A Fork to the History of Banking

By G.A. Mercado

The logic behind the current banking system has remained pretty much the same since the mid 14th century when the early financing institutions, established at the Renaissance-leading city-states such as Florence, Venice and Genoa, were catapulted throughout the rest of Europe thanks to the rising of the new Holy Roman Empire.

In essence, a few powerful families involved in sea-trading activities, offered interests and issued notes for protecting and holding gold and other assets of the less powerful, or less resourceful, merchants, craftsmen, farmers, livestock farmers, organized looters, sorry, I meant, world explorers, adventurers and raiders. Oops, sorry again.

The commercial activity of safeguarding the assets of others relied on the “physical” ability to protect or store value, and such power was also exercised by these few powerful families to use such “protected assets” to invest them on additional mercantile activities of their interests, and it pretty much has remained the same for seven centuries.

It is about time, thanks of course to the industrial revolution, but more importantly, to the digital revolution which is now reaching its seventh decade, that our luck, and I mean the luck for the rest of us who do not belong to the few powerful families, is finally changing: the middlemen´s ability to store and protect value is not longer exclusive.

Investors of all sizes and from all places can now screen and select by themselves which men and women they can trust their funds with, to materialize projects closer to their personal interests, and of course to get a much more satisfying reward beyond the 1%–2% relative annual yields for their saving deposits.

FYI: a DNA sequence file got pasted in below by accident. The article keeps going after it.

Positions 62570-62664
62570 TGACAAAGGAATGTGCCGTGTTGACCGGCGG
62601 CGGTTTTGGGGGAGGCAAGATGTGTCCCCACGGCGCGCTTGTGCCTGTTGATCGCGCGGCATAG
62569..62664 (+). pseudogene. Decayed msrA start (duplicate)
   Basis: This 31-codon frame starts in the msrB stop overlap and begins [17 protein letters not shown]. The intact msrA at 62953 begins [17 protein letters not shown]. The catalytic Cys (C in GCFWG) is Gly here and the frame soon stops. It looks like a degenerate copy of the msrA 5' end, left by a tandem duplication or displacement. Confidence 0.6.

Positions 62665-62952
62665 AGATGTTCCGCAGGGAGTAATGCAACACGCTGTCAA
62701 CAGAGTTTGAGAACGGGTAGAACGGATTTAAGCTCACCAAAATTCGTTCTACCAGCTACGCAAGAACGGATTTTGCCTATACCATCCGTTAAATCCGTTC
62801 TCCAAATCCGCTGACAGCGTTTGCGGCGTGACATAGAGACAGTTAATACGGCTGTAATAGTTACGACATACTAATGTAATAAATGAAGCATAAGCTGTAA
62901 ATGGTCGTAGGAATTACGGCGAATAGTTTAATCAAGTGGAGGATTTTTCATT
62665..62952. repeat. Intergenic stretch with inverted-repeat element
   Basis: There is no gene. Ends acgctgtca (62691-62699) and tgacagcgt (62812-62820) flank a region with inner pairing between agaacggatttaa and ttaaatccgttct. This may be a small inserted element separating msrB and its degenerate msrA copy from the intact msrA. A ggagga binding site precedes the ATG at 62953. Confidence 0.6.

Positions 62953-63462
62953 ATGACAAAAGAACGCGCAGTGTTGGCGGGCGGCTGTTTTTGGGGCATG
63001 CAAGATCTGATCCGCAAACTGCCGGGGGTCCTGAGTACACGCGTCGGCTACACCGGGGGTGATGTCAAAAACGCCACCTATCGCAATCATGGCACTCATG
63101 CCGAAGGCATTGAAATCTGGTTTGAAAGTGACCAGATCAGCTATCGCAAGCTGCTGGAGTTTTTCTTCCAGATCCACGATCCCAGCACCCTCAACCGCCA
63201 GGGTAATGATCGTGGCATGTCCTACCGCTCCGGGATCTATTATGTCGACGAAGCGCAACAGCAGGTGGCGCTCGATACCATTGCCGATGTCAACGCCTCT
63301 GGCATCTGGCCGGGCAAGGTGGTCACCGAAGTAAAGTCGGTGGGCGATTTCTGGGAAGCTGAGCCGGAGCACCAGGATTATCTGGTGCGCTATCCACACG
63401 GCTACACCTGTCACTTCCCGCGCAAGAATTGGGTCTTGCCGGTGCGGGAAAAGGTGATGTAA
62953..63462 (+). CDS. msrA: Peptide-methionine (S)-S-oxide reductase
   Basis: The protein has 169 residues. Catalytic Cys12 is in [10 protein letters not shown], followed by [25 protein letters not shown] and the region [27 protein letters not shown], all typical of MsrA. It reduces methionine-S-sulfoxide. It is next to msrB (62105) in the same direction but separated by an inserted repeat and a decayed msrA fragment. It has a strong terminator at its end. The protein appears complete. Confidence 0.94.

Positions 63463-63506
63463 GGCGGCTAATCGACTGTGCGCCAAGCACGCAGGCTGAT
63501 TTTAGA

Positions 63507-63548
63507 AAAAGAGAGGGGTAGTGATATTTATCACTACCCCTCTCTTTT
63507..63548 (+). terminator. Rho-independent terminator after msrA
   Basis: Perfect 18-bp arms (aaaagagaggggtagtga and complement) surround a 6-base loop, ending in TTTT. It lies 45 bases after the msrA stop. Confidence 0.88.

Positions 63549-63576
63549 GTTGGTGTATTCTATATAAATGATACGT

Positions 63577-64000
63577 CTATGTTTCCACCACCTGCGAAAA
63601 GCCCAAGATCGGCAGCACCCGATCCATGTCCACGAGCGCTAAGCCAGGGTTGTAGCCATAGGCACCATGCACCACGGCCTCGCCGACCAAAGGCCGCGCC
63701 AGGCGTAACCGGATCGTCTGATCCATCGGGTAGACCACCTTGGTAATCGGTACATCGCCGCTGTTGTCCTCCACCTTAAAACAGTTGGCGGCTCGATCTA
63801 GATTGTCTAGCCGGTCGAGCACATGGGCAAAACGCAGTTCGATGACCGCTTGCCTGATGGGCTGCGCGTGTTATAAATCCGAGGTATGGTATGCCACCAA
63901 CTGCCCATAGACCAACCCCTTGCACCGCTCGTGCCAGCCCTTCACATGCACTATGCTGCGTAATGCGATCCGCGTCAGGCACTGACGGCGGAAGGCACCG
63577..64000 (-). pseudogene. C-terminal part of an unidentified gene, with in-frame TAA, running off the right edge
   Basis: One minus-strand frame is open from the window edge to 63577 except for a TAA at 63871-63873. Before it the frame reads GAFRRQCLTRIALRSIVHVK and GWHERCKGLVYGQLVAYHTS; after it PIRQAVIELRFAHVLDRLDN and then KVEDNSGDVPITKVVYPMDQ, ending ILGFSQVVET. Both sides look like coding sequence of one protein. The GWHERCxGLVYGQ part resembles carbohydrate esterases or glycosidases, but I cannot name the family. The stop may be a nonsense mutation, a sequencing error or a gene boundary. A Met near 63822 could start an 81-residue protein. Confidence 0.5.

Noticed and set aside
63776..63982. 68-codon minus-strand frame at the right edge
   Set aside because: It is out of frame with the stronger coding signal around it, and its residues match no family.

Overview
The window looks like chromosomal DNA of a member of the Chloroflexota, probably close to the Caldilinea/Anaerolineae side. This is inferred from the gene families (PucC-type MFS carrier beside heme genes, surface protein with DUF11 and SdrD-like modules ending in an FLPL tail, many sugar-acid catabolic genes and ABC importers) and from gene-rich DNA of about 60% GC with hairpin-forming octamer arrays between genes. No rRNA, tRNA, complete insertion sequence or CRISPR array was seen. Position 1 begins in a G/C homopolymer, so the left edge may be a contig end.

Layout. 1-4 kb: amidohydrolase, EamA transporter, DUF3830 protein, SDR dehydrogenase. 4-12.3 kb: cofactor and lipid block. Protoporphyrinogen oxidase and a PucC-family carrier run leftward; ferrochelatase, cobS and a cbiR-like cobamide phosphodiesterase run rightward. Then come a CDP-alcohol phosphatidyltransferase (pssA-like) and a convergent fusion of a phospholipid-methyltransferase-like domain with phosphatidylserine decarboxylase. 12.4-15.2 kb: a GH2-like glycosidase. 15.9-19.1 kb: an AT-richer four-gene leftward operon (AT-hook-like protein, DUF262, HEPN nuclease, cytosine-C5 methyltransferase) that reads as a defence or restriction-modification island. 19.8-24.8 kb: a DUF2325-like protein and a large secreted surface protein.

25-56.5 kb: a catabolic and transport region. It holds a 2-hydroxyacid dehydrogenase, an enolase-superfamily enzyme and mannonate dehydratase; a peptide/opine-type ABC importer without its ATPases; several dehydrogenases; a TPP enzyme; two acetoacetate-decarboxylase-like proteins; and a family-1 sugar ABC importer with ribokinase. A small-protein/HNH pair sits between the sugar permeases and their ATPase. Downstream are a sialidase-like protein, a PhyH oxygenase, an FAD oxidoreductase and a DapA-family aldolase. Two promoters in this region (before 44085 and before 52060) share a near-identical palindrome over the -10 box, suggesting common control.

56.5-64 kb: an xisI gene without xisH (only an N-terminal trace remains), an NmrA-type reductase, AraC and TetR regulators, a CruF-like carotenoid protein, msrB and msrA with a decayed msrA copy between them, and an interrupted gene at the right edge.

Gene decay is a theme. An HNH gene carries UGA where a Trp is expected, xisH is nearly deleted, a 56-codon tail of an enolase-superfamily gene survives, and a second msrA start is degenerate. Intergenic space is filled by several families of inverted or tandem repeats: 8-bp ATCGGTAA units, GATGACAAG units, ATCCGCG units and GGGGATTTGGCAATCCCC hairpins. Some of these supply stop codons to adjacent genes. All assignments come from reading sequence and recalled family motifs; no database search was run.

The Blockchain ledger and the Smart Contracts running on decentralized networks, which allow to store and safely exchange value peer to peer, and safeguarding the terms in which parties convene into an agreement, are changing the course of the banking institution forever. I am not certain if JP Morgan´s CEO is getting the point, but some of the rest of us do.

It takes time and courage from both sides of the equation, investors and entrepreneurs, to seriously leverage this opportunity, to facilitate awareness and drive mass adoption. It’s hard work and implies commitment and involvement. This fork will also change the history of the world economy.

Source URL: The Medium

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